August 1, 2012; San Francisco, CA, USA; Oakland Athletics first baseman Brandon Moss returns to the dugout after striking out during the first inning against the Tampa Bay Rays at O.co Coliseum. Mandatory Credit: Beck Diefenbach-USA TODAY Sports
Last year the A’s clinched the AL West in part because of their strong pitching depth, but also because their manager Bob Melvin was a master when it came to the art of player platooning. The A’s have not had a true presence at first-base in years, but last year the A’s, thanks to Billy Beane and the front office, had Brandon Moss, an outfielder, come in and help fill the void at first.With the help of Chris Carter, Moss helped anchor a position the A’s were trying to improve in for years. With the Moss-Carter platoon, Melvin got a lot of production from first-base and as a result, the A’s were a more versatile team offensively.
Moss, who spent most of his career stuck in the minors before bursting onto the scene with the A’s, hit .291/.358/.596 with 21 HR and 52 RBI in just 84 games last year. Carter complimented his platoon-mate by hitting .239/.350/.514 with 16 HR and 39 RBI in 67 games. So, the A’s essentially got 37 HR and 91 RBI from Moss and Carter combined. Not bad for the two-headed moster that was Moss and Carter.
With Carter now in Houston, however, the A’s are left with just a one-headed monster in Moss. Now, the A’s have been very supportive of Moss and are eager to see what he can do with a whole season at first-base, but without a platoon-mate Moss could easily become exposed and a decline in production could be possible.
Here are three reasons why the A’s should be worried about Moss in 2013:
- Moss strikes out a lot: The A’s have given the keys to first-base to Moss, but they should be concerned with the slugger’s strikeouts. Moss had a K% of 30.4% compared to a 8.8% BB%. Not an encouraging sight to behold by any means, especially for a guy who is looking to build upon his .291 average and .359 BABIP from a year ago. Moss was quite the breakout story last year for the A’s, but during the post-season he seemed to crumble under the enormous pressure that comes with playing in the post-season; the A’s slugger went just 2-for-15 (.133) with seven strikeouts in the post-season.
- He Doesn’t Crush Left-Handed Pitchers: The A’s were the masters of position platoons, as the combination of Moss-Carter helped the A’s at first-base a great deal last year. With Carter out of the picture, however, and Moss now stepping in as Oakland’s everyday starter at first, the A’s will have to hope Moss’ power carries over against left-handed pitching. Last year, Moss collected 21 HR, but only two of those homers came against southpaw opponents. He did, however, get most of his playing time against righties (207 at-bats against RHP compared to just 58 at-bats against LHP), so the sample size against lefties could be a bit small. Still, it is quite apparent that Moss didn’t have the same type of power when it came against left handed pitching. It will be interesting to watch how Moss adjusts to left-handed pitching this year and whether or not he can produce.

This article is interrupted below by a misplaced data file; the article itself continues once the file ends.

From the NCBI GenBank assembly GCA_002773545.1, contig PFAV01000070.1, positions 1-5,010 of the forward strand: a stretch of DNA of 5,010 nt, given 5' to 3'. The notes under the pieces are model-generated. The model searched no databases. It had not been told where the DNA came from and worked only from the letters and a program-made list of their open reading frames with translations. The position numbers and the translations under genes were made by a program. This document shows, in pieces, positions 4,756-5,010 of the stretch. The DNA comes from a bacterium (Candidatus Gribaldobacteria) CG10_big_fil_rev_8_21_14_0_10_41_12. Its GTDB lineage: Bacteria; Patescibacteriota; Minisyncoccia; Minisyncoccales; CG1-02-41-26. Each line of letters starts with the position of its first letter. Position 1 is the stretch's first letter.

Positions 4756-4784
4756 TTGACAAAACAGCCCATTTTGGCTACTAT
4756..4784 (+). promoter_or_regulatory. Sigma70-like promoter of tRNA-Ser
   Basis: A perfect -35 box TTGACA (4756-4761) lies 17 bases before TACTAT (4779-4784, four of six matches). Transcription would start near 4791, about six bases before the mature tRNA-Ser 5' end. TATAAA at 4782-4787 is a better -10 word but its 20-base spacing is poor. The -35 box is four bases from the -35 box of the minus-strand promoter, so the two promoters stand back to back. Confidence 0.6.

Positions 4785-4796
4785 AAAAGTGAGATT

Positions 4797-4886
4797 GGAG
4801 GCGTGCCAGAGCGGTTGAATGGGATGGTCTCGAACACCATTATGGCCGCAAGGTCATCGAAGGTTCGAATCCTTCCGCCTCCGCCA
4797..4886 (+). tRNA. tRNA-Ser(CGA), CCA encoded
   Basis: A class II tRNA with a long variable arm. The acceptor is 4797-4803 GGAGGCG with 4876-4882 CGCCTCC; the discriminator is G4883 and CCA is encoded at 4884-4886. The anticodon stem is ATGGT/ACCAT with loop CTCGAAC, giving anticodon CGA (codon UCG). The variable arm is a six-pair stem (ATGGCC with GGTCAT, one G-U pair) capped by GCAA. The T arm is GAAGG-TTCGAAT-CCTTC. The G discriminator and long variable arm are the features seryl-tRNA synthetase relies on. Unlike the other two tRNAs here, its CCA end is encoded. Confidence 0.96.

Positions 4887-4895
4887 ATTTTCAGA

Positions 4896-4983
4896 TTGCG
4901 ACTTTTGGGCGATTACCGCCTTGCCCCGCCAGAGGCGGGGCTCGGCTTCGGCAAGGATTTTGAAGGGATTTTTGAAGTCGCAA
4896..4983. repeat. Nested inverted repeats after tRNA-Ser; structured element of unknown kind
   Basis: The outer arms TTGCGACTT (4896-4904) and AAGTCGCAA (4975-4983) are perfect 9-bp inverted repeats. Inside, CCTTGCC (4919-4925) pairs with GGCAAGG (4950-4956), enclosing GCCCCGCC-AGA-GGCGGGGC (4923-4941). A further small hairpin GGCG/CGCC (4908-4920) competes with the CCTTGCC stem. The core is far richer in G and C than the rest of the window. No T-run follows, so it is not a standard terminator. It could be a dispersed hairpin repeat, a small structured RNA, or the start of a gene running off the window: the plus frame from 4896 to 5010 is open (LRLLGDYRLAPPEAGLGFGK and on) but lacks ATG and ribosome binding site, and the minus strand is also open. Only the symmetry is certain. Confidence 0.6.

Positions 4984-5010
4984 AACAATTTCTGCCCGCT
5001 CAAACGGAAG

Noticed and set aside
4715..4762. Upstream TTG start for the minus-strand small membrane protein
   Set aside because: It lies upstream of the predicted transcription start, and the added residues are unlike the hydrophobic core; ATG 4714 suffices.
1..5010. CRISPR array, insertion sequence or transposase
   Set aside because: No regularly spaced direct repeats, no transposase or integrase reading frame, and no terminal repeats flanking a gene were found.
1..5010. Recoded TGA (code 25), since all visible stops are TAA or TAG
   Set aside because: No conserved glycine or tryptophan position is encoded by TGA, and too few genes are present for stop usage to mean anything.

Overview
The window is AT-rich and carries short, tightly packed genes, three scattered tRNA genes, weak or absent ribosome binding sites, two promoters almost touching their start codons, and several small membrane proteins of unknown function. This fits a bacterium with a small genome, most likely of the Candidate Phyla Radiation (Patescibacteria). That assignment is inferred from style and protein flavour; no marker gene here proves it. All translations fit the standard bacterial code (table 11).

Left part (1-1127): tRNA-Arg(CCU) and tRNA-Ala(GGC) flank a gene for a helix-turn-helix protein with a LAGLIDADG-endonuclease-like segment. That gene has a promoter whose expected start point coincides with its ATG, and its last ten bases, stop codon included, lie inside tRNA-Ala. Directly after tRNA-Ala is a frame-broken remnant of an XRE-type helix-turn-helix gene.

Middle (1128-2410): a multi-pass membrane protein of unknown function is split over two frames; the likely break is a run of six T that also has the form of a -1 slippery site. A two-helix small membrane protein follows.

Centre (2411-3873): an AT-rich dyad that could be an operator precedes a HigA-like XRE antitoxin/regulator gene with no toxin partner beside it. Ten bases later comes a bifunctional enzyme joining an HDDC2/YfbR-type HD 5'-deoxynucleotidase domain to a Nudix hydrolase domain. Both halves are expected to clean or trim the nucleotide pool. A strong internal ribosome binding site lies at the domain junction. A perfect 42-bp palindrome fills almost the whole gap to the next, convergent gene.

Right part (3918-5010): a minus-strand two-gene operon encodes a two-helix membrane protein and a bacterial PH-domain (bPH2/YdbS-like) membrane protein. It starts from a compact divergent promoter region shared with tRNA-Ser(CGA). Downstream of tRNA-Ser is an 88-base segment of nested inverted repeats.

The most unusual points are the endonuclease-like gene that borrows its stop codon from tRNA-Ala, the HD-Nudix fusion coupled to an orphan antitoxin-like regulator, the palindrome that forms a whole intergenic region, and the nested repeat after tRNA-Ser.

- Not Much Contact: Okay, this one kind of ties into the whole strikeout thing. Moss made contact on just 66.7% of his swings according to FanGraphs, which was well below the league average of 79.7%. To expect Moss will maintain the high average he posted last season is a little too optimistic, especially when you take into account that he plays in the cavernous Coliseum, a pitcher’s park. The swing-and-miss approach doesn’t bode well for Moss, either. The A’s are giving Moss a chance at starting this year as the team’s primary first-baseman following a breakout season that helped the team reach the post-season for the first time since 2006, but expecting Moss to replicate his impressive numbers last year is, well, a bit too much to expect. His average should take a dip in 2013.
The A’s are giving Moss a shot at starting this year and that is a moved well-deserved. Moss was one of the most interesting stories in baseball and he seemed to have finally reached his potential at the age of 29.
The A’s do have plenty of infield depth going into this year, but the team seems to have a lot of faith in Moss’ ability to succeed without the whole platooning crutch.
He’ll be exposed to a lot more left-handed pitching and it will be interesting to see if his strikeouts will finally catch up with him.
While there are obvious reasons to worry whether or not Moss will successfully anchor first-base this year, the A’s remain hopeful, as they should, that Moss can not only handle the responsibilities of starting, but continue to build upon his 2012 campaign. If anything, Moss should remain a solid source of power for the homer-happy Athletics in ’13.
For now, it’s In Moss We Trust.
What do you think? Can the A’s trust Brandon Moss this year?